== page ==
New details added to the mystery.
Hours before President Ricardo Martinelli broke news of the weapons seizure Monday night, Panamanian diplomats met with Cuba’s vice foreign minister, Rogelio Sierra Díaz, who flew to Panama to appeal for the ship’s release. His appeal was rejected.
• The Martinelli government said the North Korean vessel’s manifest made no mention of the used weaponry, and would have violated not only U.N. resolutions but also laws governing passage through the Panama Canal.
At least four other North Korean vessels besides the Chong Chon Gang have crossed the Panama Canal since 2010, The New York Times reported, citing a maritime trafficking specialist at IHS FairPlay in London, Richard Hurley. One of the ships, the Oun Chong Nyon Ho, also visited ports in Cuba after passing through Panama, it reported.
In its first commentary on the ship, North Korea asserted that Panamanian authorities “rashly attacked” the ship’s crew, according to Pyongyang’s official news agency, KCNA, citing an unnamed foreign ministry spokesman. It urged Panama to let the ship and crew leave “without delay.
“This cargo is nothing but aging weapons which are to be sent back to Cuba after overhauling them according to a legitimate contract,” the spokesman was quoted as saying.
Analysts, however, remained stumped.
Why, for example, would Cuba risk a warming trend in relations with the United States to smuggle weapons to North Korea when it would have been easier to bring North Korean technicians to the island? The two nations are not considered to be major weapons business partners.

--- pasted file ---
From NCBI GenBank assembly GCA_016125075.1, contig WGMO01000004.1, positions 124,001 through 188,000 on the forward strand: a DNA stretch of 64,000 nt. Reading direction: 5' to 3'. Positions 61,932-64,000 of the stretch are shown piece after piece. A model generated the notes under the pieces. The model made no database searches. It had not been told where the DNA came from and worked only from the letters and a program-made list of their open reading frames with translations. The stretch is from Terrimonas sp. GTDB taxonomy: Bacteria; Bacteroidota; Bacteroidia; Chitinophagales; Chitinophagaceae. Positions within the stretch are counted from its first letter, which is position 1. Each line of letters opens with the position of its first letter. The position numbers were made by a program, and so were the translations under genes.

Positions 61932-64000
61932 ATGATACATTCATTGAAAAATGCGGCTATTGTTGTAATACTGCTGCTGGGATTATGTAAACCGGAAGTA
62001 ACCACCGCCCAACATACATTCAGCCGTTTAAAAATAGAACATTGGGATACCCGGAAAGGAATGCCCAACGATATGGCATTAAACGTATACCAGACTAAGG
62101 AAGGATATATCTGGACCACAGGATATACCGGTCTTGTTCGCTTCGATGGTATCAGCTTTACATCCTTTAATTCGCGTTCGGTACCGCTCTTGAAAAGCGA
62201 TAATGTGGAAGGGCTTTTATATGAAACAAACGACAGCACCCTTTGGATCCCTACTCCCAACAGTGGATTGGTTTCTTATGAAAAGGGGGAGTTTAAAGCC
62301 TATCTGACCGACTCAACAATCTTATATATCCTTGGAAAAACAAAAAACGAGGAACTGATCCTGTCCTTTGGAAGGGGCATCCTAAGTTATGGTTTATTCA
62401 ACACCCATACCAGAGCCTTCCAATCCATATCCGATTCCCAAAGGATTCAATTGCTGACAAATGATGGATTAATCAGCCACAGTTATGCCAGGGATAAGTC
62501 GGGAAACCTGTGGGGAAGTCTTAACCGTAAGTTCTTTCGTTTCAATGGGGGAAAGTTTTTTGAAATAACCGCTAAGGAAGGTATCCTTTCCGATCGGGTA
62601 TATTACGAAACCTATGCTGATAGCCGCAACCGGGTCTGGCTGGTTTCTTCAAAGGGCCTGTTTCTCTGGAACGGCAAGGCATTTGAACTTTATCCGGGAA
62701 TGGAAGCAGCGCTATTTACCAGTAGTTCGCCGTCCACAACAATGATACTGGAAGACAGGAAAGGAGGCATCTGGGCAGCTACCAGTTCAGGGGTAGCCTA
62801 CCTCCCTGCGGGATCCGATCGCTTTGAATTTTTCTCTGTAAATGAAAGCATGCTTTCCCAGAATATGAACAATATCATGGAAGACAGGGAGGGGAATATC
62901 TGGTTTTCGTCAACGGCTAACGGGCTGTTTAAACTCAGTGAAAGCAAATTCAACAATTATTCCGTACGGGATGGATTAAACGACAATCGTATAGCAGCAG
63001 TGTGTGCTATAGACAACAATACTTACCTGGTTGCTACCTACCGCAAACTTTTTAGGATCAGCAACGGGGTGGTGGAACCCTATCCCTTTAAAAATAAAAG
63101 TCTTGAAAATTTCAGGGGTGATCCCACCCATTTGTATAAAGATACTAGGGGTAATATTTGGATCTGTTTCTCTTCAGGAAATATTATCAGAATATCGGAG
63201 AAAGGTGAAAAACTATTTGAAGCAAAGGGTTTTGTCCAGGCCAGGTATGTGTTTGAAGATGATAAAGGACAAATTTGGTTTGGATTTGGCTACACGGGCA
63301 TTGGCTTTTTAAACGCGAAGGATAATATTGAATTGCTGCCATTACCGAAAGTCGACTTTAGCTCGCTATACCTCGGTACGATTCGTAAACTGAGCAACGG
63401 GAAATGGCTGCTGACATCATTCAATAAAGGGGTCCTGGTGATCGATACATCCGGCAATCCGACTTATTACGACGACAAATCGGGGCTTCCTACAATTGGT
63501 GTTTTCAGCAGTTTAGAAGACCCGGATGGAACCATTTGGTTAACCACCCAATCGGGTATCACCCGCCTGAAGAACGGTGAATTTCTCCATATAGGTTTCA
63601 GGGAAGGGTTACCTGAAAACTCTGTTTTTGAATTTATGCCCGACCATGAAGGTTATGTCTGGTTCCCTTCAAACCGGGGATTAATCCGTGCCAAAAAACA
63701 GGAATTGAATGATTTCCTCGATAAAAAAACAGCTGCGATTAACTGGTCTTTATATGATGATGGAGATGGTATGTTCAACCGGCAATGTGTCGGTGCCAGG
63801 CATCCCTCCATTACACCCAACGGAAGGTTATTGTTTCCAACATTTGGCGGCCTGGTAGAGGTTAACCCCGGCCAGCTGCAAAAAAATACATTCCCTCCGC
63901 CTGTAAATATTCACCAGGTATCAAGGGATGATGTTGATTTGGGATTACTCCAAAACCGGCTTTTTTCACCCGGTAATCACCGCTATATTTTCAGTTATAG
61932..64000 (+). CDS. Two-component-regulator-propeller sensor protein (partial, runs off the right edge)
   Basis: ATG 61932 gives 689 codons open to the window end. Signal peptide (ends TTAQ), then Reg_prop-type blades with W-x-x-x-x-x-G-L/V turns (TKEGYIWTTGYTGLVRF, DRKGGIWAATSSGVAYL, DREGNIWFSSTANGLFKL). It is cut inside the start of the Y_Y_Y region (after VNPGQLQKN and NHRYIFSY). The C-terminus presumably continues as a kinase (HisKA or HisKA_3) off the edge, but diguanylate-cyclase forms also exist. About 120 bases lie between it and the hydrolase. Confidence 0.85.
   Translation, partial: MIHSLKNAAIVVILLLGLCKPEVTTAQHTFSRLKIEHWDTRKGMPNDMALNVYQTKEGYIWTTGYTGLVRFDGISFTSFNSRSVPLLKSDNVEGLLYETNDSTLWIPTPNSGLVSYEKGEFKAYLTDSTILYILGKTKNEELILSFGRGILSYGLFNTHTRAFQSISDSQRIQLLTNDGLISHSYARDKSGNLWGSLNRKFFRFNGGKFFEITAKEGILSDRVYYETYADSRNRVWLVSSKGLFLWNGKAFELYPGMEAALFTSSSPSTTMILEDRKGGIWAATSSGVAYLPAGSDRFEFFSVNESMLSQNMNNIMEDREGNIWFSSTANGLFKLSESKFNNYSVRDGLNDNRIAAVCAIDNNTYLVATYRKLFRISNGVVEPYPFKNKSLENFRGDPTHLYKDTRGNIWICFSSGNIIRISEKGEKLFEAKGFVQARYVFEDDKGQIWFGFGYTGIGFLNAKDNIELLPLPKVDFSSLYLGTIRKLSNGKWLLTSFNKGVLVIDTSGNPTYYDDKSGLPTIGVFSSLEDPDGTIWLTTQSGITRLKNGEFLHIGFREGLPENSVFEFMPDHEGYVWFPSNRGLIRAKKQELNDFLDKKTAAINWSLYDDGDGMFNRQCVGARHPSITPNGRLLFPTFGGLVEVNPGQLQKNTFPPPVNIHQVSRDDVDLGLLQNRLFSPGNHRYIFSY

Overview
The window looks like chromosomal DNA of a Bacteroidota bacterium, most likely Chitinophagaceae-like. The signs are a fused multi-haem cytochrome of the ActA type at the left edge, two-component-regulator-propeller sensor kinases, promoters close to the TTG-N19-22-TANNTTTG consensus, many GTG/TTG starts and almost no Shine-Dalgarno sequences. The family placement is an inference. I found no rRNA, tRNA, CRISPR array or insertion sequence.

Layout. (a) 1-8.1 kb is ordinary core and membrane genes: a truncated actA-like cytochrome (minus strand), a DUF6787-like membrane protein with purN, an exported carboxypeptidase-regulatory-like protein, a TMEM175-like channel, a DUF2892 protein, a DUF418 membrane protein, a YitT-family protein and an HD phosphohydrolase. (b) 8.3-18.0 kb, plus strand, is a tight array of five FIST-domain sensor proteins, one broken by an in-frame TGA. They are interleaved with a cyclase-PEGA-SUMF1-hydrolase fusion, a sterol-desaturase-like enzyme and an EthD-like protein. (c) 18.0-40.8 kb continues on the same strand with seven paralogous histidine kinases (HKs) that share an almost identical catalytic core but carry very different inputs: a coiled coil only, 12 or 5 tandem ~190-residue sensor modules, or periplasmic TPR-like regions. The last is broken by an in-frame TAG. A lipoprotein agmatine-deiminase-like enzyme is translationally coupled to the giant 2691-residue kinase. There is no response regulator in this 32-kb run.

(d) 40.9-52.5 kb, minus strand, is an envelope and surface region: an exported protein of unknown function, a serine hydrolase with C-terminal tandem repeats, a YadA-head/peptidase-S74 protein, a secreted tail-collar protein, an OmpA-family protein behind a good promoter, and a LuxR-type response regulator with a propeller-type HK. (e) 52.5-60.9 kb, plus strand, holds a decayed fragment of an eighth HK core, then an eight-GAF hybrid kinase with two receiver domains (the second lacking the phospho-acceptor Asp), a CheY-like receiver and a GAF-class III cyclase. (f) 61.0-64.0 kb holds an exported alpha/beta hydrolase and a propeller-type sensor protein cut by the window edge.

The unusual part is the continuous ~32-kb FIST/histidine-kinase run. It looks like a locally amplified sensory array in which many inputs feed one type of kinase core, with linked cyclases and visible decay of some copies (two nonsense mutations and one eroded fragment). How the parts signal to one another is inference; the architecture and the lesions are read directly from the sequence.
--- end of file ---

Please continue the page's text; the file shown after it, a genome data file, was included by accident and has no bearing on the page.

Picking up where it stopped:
“Why didn’t the North Koreans just do it in Cuba? Maybe there’s not a lot of industrial capability that the state has there,” said Jeffrey Lewis, a senior researcher at the Center for Nonproliferation Studies at California’s Monterey Institute of International Studies.
Cuba also could have sent the equipment for repair in Russia, said Frank Mora, deputy assistant U.S. Secretary of Defense for Western Hemisphere from 2009 to January and now director of Florida International University’s Latin American and Caribbean Center.
“It’s illogical. It doesn’t make sense,” Mora said of Havana’s decision to send the weapons and parts to North Korea. “Why take this risk at a time when Cuba appeared to be trying to improve relations with us. .. . How do you explain what seems to be irrational.”
On Wednesday Cuban and U.S. officials started a new round of immigration talks after they had been suspended for the past two years. The two sides met recently to discuss reestablishing direct mail service between the countries. Such service has been cut off since the early 1960s and mail travels via third countries.
The issue of the ship did not come up during the immigration talks, said State Department spokeswoman Marie Harf. “We’ve told the Cubans that we will talk to them about the ship very soon,” she said.
The ship’s crew and captain were being detained at a naval facility at Fort Sherman, a onetime U.S. Army base on the Atlantic side of the canal, Mulino said.
“They’ve been charged with disorderly conduct,” Mulino said, referring to what he called a riot aboard the ship when Panamanian authorities sought to direct it to Manzanillo for a search last week.
Landay reported from Washington, Johnson from Mexico City and Tamayo from Miami. Miami Herald staff writer Mimi Whitefield in Miami contributed.